Vladimir Putin is desperate. The results of his “special operation” in the Ukraine are a disaster. Not only did he not gain control of all the areas he wanted in the first 60 days of the invasion, in the north and center of the country, but now he risks losing the ones he had already controlled in Luhansk, Zaporizhia and others.
For the first time – not only during the conflict, but in the 23 years he has been in power – a member of the Russian Parliament, Andrei Kartapolov, chairman of the Defense Committee, dared to question it. He asked to speak the truth: “We have to stop lying, people know what is happening; she’s not stupid,” he said.
Russia is not winning any wars, nor is it advancing in the invasion. They are not facing Nazi forces that threaten Russian security.
The lies repeated by the media propaganda apparatus under the iron control of the Kremlin begin to crumble.
Tens of thousands of young Russians – nobody has a precise accounting – have fled the forced recruitment ordered three weeks ago. Thousands to the north, towards Finland and the Baltic countries, and others to the east through Kaliningrad and Poland. There is even a record of an American chain of Russians crossing the Bering Strait by raft to Alaska.
Putin, desperate, ashamed and furious at the poor military performance of his forces, has withdrawn at least eight senior commanders of the occupation forces, ground, air, paratroopers and the Russian Navy itself, due to pyrrhic results in the field of operations. Not only are they losing positions, but they are in retreat in various enclaves.
There are versions of disagreement among the military commanders, but the panic at the persecution and subsequent defenestration outweighs any audacity.
They know that President Putin is vertical, authoritarian; some critics in Moscow timidly suggest “bloody” as the worst epithet applied to the leader.
Whoever falls from Putin’s grace not only faces ostracism, public stigmatization, loss of honors and privileges, but perhaps even total disappearance.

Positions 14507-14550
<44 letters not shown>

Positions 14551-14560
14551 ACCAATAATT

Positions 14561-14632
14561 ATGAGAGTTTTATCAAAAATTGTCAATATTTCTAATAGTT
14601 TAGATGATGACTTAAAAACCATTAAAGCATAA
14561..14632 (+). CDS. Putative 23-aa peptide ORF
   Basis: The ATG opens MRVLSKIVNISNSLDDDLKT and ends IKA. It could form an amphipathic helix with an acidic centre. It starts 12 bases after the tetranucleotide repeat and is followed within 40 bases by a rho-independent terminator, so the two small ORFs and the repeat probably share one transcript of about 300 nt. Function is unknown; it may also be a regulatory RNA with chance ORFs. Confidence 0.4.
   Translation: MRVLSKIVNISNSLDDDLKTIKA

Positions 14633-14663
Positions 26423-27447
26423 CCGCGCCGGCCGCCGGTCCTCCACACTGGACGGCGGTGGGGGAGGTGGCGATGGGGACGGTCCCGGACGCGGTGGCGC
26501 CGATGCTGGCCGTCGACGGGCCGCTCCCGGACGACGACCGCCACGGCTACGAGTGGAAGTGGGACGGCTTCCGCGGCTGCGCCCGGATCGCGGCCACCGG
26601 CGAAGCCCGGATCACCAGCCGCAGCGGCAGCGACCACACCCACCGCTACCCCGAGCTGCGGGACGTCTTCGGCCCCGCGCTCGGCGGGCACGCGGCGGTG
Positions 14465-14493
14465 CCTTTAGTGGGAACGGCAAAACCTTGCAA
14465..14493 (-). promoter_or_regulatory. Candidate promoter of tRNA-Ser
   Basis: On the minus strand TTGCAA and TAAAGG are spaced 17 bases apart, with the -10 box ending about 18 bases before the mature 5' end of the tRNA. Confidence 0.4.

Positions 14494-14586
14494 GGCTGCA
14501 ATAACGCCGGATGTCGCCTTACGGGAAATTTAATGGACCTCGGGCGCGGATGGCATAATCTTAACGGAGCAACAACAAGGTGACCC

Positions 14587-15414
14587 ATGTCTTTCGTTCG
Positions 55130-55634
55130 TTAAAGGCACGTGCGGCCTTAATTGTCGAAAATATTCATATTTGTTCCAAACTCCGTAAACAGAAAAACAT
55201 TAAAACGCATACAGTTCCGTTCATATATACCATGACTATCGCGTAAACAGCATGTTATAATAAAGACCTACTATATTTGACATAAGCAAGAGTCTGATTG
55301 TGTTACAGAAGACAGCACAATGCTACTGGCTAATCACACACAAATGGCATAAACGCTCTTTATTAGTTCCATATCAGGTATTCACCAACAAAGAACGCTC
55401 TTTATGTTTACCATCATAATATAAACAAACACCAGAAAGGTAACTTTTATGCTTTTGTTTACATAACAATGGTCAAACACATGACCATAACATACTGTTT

It is a replica of Soviet times. There are no longer gulags, concentration camps in the Siberian tundra –we believe–, but there are subhuman prisons where people who have lost the benefit and sympathy of the powerful can be deposited.
In the West, telephone recordings circulate of Russian soldiers stationed in Ukraine, who call their families to tell them that everything is a hoax, they were led with lies, there are no Nazis to fight, and they have also faced fierce resistance. They are being killed: they are the invaders in a sister territory, which they have turned into a brutal enemy.
Putin goes over his military commands and acts, in fact, as commander in chief transformed into commander on the battlefront: he issues instructions, moves battalions, orders the movement of weapons.
Everything is useless. Ukraine defends itself with its claws, and with significant support in war equipment provided by the United States and NATO.
In recent days, the attack on the bridge that connects the territory of Crimea with Russia over the sea caused the destruction of one of the sections. This produced an angry reaction from Putin, who ordered an express, surprise bombing of eight Ukrainian cities, without specific targets, just to cause terror and spread panic.
Ukraine denies being responsible for the bridge attack; Russia calls him a terrorist.
As the facts unravel, missiles from Russian bombers hit urban centers. Few dead, but the signal is clear.
The United States offers Ukraine state-of-the-art anti-missile air defense systems.
For now, there is no scenario of negotiation or peace dialogue.
Signs of an eventual breakup come from within Russia, with newly recruited potential young soldiers defecting or fleeing. With high command offended, humiliated and expelled after decades of experience and service.
Does anyone dare to make bets? Will Putin lose his absolute control over the military? Will his downfall be precipitated by the rise of civil rebellion inside Russia, which the security forces refuse to suppress?
It would not be the first time that this has happened in that land of overthrown and massacred emperors, or historical political leaders.
Only the grim specter of nuclear weapons used by Russia to bring a proud Ukraine to its knees seems to remain at the bottom of the Kremlin’s arsenal.
For now, it looks unlikely that Putin will lose control; he remains isolated in one of his fortresses, heavily guarded and protected.
However, it happened before, it could happen again and many think that he is in the desperate stage of the last kicks, of a disaster that he himself caused.
The hope of the West is that the military can prevent a fit of madness by wanting to resort to the nuclear card as a last resort.